Nvith Other inferior officers — a Lieutenant-Governor, a chap-
Jain, a conimissclry, judge advocate, surgeon, adjutant,
quarter-master, two assistant surgeons and an agent for
transports ; a garrison of 200 marines, fully officered ; 200
soldiers, forty of whom were allowed to take their wives and
famihes ; 81 other free persons and 6g6 convicts — making a
total of 1044 persons. Of this number 1030 were safely
landed in the colony in January, 1788, having been eight
months on the water. Of the number landed about 300 were
females, twenty-eight being wives of the miHtary, and 192
convicts. It must not be supposed that these male and
female convicts were criminals of the deepest die, for they
were mostly young persons from the agricultural districts of
England, and out of the whole 696, only 55 were sentenced
for longer periods than seven years, and the sentences of a
large number would expire within two or three years after
their landing. The laws of England a century ago, and their
administration, were very different from what they are now,
and large numbers of those who crowded the gaols, and were
sent from the gaols across the water to the new land, had
never been accused of anything worse than poaching or
smuggling, while many of them were suffering for political
offences which in later days made statesmen, and crowned
the " transgressors " with imperishable glory. That there
were some very bad men and women in the first batch, and
in the batches that followed in their wake, is true ; but the
number was proportionately small, and their influence for
( vil was necessarily contracted.

The first ship of the fleet, the Supply, with the Governor
oil board, anchored in Botany Bay on i8th January, 1788,
tnd was closely followed by the other ships. Concerning the
landing we find the following record in the history of


Governor Phillip's voyage, published in the following year : —
** At the very first landing of Governor Phillip on the shore
of Botany Bay, January i8th, 17S8, an interview with the
natives took place. They were all armed, but on seeing the
Governor approach with signs of friendship, alone and un-
armed, they readily returned his confidence by laying down
their weapons. They were perfectly devoid of clothing, yet
seemed fond of ornaments, putting the beads and red baize
that were given them on their heads and necks, and appearing
pleased to wear them. The presents offered by their new
visitors were all readily accepted, nor did any kind of
disagreement arise while the ships remained in Botany Bay."
Well would it have been for the aborigines if Governor
PhiiUp's spirit had animated all those who in after years,
during the succeeding efforts of colonization and settlement,
were brought into contact with them. Some of the facts
detailed later on will prove that, in the fullest sense of the
term, civilization to the blacks meant nothing more nor less
than physical and moral ruin, and that in the sound of the
first gun fired from a British piece on Australian soil the
original occupants of that soil heard their death knell.

The story of the first landing of Governor Phillip's mixed
party, and the subsequent removal of the settlement from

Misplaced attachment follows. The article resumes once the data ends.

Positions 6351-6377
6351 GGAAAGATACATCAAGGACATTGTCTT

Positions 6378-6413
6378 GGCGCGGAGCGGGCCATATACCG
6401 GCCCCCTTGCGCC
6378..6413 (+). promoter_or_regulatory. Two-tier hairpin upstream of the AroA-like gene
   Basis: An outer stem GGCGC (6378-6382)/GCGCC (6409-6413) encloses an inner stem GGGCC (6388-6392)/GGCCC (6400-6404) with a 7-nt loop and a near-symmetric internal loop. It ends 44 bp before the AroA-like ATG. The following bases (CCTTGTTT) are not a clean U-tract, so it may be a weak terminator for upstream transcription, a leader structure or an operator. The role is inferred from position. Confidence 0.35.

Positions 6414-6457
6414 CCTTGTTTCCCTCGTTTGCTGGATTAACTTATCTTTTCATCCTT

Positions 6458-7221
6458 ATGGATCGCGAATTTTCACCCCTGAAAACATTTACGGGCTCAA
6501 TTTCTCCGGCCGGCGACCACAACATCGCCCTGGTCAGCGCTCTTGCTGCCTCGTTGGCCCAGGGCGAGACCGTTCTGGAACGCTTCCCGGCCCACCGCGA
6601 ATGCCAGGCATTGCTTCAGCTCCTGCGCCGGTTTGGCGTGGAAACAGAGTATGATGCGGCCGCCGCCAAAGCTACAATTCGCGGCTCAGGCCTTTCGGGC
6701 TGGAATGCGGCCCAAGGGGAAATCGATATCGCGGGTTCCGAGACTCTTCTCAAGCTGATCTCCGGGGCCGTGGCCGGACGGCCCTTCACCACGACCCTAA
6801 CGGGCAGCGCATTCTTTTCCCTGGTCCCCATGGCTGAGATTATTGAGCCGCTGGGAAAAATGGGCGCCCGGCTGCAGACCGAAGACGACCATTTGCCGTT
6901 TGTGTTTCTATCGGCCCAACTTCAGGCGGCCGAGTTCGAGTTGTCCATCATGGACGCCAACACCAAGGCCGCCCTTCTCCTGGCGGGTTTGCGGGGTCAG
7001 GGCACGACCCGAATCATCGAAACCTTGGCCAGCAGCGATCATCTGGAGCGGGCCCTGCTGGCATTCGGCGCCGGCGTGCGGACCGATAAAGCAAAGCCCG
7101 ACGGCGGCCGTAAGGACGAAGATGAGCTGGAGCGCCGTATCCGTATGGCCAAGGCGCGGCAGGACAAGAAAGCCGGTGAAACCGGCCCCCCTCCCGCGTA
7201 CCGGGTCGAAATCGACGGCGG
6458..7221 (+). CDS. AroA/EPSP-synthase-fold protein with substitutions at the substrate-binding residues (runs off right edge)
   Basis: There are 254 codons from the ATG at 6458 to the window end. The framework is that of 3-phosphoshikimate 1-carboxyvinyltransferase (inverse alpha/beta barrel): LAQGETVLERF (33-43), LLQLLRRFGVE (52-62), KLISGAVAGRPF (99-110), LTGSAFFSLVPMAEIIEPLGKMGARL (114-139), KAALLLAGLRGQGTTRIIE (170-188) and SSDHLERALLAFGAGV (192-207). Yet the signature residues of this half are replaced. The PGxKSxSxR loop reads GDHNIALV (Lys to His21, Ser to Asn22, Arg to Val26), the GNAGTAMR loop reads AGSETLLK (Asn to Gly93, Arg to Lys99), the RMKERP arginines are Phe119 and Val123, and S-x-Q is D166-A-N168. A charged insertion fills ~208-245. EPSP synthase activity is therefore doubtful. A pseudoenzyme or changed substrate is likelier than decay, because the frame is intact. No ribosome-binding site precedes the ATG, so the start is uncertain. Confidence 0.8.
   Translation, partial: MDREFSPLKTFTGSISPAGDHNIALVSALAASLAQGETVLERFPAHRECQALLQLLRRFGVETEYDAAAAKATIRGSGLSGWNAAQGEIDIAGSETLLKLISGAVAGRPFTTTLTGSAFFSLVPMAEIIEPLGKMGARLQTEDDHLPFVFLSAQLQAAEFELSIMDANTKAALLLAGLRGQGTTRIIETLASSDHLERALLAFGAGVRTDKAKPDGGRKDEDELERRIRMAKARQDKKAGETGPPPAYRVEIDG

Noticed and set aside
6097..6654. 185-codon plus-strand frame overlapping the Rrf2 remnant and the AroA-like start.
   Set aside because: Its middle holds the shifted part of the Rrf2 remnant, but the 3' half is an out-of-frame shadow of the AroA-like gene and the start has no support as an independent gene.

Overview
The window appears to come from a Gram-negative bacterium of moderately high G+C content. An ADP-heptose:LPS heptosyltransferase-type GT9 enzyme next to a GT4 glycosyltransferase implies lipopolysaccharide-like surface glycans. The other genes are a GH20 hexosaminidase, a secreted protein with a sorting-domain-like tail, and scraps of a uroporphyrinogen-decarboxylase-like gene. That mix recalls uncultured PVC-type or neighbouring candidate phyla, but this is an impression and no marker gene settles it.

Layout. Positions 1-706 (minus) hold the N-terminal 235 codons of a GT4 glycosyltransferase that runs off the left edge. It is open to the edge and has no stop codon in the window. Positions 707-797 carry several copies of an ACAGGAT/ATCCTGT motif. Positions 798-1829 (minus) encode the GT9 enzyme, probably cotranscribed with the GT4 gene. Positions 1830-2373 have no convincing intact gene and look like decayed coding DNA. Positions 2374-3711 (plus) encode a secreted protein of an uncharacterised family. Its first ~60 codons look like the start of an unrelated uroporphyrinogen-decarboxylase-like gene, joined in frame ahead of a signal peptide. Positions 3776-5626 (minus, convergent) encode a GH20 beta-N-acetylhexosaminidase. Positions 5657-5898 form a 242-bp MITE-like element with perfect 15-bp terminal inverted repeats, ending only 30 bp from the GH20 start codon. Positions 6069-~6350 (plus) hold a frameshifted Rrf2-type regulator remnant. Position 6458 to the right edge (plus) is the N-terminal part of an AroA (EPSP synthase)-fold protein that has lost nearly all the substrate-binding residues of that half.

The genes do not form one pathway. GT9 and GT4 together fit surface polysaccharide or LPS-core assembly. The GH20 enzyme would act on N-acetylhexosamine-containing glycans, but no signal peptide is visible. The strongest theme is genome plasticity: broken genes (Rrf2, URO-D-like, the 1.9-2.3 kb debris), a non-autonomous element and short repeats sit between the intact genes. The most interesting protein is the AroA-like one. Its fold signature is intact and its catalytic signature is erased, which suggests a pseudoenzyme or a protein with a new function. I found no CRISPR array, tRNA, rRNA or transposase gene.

Botany Bay to Port Jackson, whose harbour, from its sheltered
position, deep water, and almost inuueasurable bays and bold
headlands, was seen to be the most desirable haven that
anyone could wish, must be familiar to the reader ; as also
must be the formalities observed by the Governor on January
26th, 1788, in taking possession of the land — hoisting British
colors on a flagstaff erected on the site now occupied by
Dawes' Battery, drinking the King's health around the pole
amid much excitement and cheering, while the blacks saw and


heard from a distance the wonderful sights and sounds, little
dreaminf^ that the company of white-faced mortals upon whom
tiiey ga^ed would in so short a space of time push them off
the land which Nature had given them to possess.

The work of clearing a sufficient space for tents and stores on
the shores of Sydney Cove occupied about a fortnight, and this
done, the work of establisliing a regular form of Government
was carried out in a very solemn manner by the Governor. The
military was drawn up under arms, the prisoners stationed
apart, and the Royal Commission and the Acts of Parliament
authorising the establishment of the Courts of Judicature
having been read by the Judge- Advocate, a volley was fired,
and his Excellency delivered an address to the convicts. He
reminded them that they were now so placed that by industry
and good behaviour they might soon regain the advantages
which they had forfeited, and promised that every assistance
should be rendered them in their efforts to reach the position
which they had lost by their offences ; but he told them
plainly that no mercy would be shewn to offenders against
the law. He advised those of the convicts who were in a
position to do so to marry, holding out to them promises
of assistance ; and he closed his address by declaring his
earnest desire to promote the wellbeing of all who had been
placed imder his control, and his determination, with the help
of God, to render the colonization of the new land advan-
tageous and honorable to the colony.

Speaking of this time, Collins, one of the earliest writers
on the colonization of New South Wales, says : " The
confusion that ensued will not be wondered at when it is
considered that ever}- man stepped from a boat literally into a
wood. Parties of people were every\vhere heard and seen
variously employed ; some in clearing ground for the different


encampments, others in pitching tents or bringing up such
stores as were more immediately wanted ; and the spot which